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Oral Ixazomib Improves Survival in Late-Stage Myeloma Trial
A pivotal phase III study evaluating the safety and efficacy of ixazomib (Takeda Pharmaceutical Company), the first oral proteasome inhibitor, in patients with relapsed or refractory multiple myeloma (MM) has achieved its primary endpoint of improving progression-free survival at the first pre-specified interim analysis.
In the study, patients treated with investigational ixazomib plus lenalidomide and dexamethasone lived without their disease worsening for a significantly longer period compared with patients who received placebo plus lenalidomide/dexamethasone.
The TOURMALINE-MM1 trial was an international, randomized, double-blind, placebo- controlled clinical study designed to compare the efficacy and safety of ixazomib plus lenalidomide/dexamethasone with that of placebo plus lenalidomide/dexamethasone in 722 adult patients with relapsed and/or refractory MM.
The subjects included in the study had a confirmed diagnosis of MM, had received one to three prior therapies, and met other eligibility criteria. Patients who were refractory to lenalidomide or proteasome inhibitor-based therapy were excluded from the trial.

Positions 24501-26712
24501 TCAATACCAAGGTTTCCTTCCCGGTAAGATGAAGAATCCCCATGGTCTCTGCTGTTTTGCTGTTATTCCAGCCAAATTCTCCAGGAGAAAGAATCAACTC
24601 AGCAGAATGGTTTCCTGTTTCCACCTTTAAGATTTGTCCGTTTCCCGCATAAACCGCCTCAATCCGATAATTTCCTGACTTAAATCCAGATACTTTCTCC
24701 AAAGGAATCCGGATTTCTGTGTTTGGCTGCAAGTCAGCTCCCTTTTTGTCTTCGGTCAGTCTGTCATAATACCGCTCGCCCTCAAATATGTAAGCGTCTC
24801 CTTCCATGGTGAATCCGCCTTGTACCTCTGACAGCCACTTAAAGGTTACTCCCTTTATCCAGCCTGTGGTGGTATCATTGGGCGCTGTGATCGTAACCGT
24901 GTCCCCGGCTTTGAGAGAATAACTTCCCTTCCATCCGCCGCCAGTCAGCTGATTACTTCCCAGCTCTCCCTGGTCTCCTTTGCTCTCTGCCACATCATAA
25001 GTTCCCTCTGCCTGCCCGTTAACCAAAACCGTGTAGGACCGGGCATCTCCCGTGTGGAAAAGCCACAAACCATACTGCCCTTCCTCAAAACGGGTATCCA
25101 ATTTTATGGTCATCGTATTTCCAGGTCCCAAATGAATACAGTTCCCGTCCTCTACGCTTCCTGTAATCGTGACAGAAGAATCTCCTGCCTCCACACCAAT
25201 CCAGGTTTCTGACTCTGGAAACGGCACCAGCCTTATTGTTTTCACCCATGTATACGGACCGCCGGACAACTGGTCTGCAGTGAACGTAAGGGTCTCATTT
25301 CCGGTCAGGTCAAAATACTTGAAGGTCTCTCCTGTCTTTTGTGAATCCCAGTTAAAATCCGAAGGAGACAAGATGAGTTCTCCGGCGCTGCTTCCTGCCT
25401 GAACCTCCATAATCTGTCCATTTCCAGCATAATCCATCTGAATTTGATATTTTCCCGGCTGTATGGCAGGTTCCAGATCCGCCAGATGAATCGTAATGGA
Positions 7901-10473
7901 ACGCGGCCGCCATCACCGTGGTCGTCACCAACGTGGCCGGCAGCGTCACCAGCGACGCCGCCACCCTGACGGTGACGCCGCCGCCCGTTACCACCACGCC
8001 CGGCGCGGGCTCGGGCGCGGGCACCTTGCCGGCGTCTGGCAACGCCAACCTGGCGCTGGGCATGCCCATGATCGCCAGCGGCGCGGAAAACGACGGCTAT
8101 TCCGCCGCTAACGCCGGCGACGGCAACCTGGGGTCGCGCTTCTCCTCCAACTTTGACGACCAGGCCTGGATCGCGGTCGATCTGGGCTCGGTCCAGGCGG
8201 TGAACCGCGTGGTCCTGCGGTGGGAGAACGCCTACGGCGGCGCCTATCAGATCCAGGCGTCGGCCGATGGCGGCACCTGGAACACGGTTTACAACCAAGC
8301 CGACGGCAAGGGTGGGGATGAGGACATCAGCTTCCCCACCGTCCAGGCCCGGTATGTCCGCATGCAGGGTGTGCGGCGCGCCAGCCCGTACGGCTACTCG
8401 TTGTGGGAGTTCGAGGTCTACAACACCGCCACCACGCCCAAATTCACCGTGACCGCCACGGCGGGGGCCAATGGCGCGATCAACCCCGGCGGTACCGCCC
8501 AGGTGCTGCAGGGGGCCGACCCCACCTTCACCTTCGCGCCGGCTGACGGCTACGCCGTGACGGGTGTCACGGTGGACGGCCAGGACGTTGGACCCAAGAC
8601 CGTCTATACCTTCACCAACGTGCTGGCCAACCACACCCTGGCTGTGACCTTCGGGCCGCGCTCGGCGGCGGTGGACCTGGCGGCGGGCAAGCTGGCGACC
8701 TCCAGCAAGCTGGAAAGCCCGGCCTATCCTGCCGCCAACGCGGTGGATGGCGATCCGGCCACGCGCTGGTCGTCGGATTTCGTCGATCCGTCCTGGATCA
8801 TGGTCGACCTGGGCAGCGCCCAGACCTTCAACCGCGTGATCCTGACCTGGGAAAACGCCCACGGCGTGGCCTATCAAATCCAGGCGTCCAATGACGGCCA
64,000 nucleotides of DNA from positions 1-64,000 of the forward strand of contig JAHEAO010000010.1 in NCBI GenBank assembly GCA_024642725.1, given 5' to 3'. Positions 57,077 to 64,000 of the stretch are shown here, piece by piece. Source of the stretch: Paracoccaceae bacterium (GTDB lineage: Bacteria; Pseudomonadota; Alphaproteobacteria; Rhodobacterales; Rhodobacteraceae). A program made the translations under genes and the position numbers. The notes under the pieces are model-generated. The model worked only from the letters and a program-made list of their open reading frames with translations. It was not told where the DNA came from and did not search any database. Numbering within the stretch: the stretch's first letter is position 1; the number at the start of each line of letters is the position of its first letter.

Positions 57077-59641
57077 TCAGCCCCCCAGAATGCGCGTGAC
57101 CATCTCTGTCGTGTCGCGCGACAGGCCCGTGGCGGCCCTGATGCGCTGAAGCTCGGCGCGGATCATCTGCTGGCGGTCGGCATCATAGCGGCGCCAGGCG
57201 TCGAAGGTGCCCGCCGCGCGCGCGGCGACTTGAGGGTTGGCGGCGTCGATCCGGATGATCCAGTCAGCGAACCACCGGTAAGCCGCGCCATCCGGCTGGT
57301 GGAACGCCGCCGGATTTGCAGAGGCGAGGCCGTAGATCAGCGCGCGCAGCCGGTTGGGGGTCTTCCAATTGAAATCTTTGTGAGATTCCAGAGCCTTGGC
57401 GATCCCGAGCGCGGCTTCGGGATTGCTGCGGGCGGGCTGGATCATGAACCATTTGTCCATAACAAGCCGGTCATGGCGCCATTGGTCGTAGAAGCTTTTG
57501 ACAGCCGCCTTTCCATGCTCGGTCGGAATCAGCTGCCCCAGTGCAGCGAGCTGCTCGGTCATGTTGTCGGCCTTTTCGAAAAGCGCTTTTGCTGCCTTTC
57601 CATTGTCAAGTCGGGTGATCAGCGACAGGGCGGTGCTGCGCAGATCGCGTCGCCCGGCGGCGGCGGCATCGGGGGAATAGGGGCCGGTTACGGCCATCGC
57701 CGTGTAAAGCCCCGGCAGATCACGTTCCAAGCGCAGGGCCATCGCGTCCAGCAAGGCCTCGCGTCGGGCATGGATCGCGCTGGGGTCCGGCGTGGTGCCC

Ixazomib (MLN9708) is being studied in MM, systemic light-chain (AL) amyloidosis, and other malignancies. The compound was granted an “orphan drug” designation for MM in 2011 and for AL amyloidosis in 2012. It also received “breakthrough therapy” status for relapsed and/or refractory AL amyloidosis in 2014.
Ixazomib is the first oral proteasome inhibitor to enter phase III clinical trials. In addition to TOURMALINE-MM1, the drug is being evaluated in TOURMALINE-AL1, which is studying ixazomib plus dexamethasone in patients with relapsed or refractory AL amyloidosis; in TOURMALINE-MM2, which is studying ixazomib versus placebo in combination with lenalidomide and dexamethasone in patients with newly diagnosed MM; and in TOURMALINE-MM3, which is studying ixazomib versus placebo as maintenance therapy in patients with newly diagnosed MM following induction therapy and autologous stem-cell transplant.
Source: Takeda; February 10, 2015.